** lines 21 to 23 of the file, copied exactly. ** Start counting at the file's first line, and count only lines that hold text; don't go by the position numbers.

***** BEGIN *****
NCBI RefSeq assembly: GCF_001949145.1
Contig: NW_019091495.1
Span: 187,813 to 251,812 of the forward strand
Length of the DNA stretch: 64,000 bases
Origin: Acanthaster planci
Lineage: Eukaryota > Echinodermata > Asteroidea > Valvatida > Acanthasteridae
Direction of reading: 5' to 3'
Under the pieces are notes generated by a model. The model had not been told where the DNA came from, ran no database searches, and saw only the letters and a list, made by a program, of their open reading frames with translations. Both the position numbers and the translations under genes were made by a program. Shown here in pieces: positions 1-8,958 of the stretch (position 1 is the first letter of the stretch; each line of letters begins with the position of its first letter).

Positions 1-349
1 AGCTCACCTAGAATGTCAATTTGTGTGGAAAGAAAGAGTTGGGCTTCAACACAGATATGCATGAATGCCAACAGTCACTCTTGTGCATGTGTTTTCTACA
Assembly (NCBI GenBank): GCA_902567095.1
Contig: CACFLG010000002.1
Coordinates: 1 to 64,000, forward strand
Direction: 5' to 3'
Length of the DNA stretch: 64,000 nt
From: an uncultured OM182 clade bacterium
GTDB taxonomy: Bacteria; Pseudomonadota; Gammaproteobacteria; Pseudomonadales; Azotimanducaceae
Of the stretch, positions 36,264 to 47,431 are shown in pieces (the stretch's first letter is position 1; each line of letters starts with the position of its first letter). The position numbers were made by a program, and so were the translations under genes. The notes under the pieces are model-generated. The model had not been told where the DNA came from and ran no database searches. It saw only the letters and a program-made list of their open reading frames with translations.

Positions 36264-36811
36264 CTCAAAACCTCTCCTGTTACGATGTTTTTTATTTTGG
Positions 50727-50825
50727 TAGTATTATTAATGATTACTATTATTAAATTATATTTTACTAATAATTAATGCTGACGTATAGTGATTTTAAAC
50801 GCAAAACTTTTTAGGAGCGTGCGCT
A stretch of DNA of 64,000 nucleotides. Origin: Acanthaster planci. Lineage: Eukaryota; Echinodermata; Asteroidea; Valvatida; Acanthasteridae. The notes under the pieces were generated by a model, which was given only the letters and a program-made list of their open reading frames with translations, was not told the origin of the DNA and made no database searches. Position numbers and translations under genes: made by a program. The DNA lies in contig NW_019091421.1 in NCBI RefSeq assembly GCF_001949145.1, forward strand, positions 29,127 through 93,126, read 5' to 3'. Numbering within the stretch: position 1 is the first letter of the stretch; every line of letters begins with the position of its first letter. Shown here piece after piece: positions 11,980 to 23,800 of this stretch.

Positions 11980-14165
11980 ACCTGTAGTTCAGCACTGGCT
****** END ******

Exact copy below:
Positions 50727-50825
50727 TAGTATTATTAATGATTACTATTATTAAATTATATTTTACTAATAATTAATGCTGACGTATAGTGATTTTAAAC
50801 GCAAAACTTTTTAGGAGCGTGCGCT